The decision comes shortly after discussions in Parliament's Industry Committee. Its members infuriated socialist MEPs by tabling amendments to water-down CO2 targets, extend deadlines for compliance, and cut fines for car makers.

The Parliament's Environment Committee, which is leading the process, must now consider these views. It should have voted last week. However, amid rumours of heated rows and political tensions, the vote has been postponed until 25 September.

A plenary vote in parliament has been scheduled for 20 October. This is the date when elected representatives should have the opportunity to vote on final proposals, either paving the way for adoption of the rules by the end of the year, or dragging the issue on into 2009. The latter now seems most likely.

Press Release from www.cleangreencars.co.uk 15th September 2008

Estimated Sea Level Rise by 2100: 0.8 Metres 'More Plausible'

A paper published in Science magazine on 5th September 2008 set a limit of 2 metres for sea level rise from ice melt in Greenland and western Antarctica. The paper by W. T. Pfeffer, J. T. Harper, and S. O'Neel is entitled: 'Kinematic Constraints on Glacier Contributions to 21st-Century Sea-Level Rise.'

The Abstract states:

On the basis of climate modeling and analogies with past conditions, the potential for multimeter increases in sea level by the end of the 21st century has been proposed. We consider glaciological conditions required for large sea-level rise to occur by 2100 and conclude that increases in excess of 2 meters are physically untenable. We find that a total sea-level rise of about 2 meters by 2100 could occur under physically possible glaciological conditions but only if all variables are quickly accelerated to extremely high limits. More plausible but still accelerated conditions lead to total sea-level rise by 2100 of about 0.8 meter. These roughly constrained scenarios provide a "most likely" starting point for refinements in sea-level forecasts that include ice flow dynamics.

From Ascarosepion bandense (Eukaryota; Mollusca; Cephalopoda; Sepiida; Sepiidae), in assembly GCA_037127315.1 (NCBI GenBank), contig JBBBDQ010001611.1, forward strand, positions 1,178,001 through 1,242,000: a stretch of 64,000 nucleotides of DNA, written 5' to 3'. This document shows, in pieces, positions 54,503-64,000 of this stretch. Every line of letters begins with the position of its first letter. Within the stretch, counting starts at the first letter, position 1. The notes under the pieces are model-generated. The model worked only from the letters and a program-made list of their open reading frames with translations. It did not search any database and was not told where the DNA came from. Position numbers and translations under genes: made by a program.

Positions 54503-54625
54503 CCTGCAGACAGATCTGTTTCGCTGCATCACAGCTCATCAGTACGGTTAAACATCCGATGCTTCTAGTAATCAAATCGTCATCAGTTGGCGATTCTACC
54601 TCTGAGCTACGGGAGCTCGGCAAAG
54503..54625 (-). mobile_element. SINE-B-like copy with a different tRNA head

Contrast this with Al Gore's claim in his 2006 documentary 'An Inconvenient Truth' that sea levels would rise by 20 feet (6 metres) and The Intergovernmental Panel on Climate Change (IPCC) projection of a rise of no more than 0.6 metres by 2099 in its 2007 report.

A mathematical analysis of the divergence problem in dendroclimatology

Craig Loehle has a new paper in the journal Climatic Change, which examines the divergence problem in paleoclimate reconstructions using tree rings.

The Abstract states: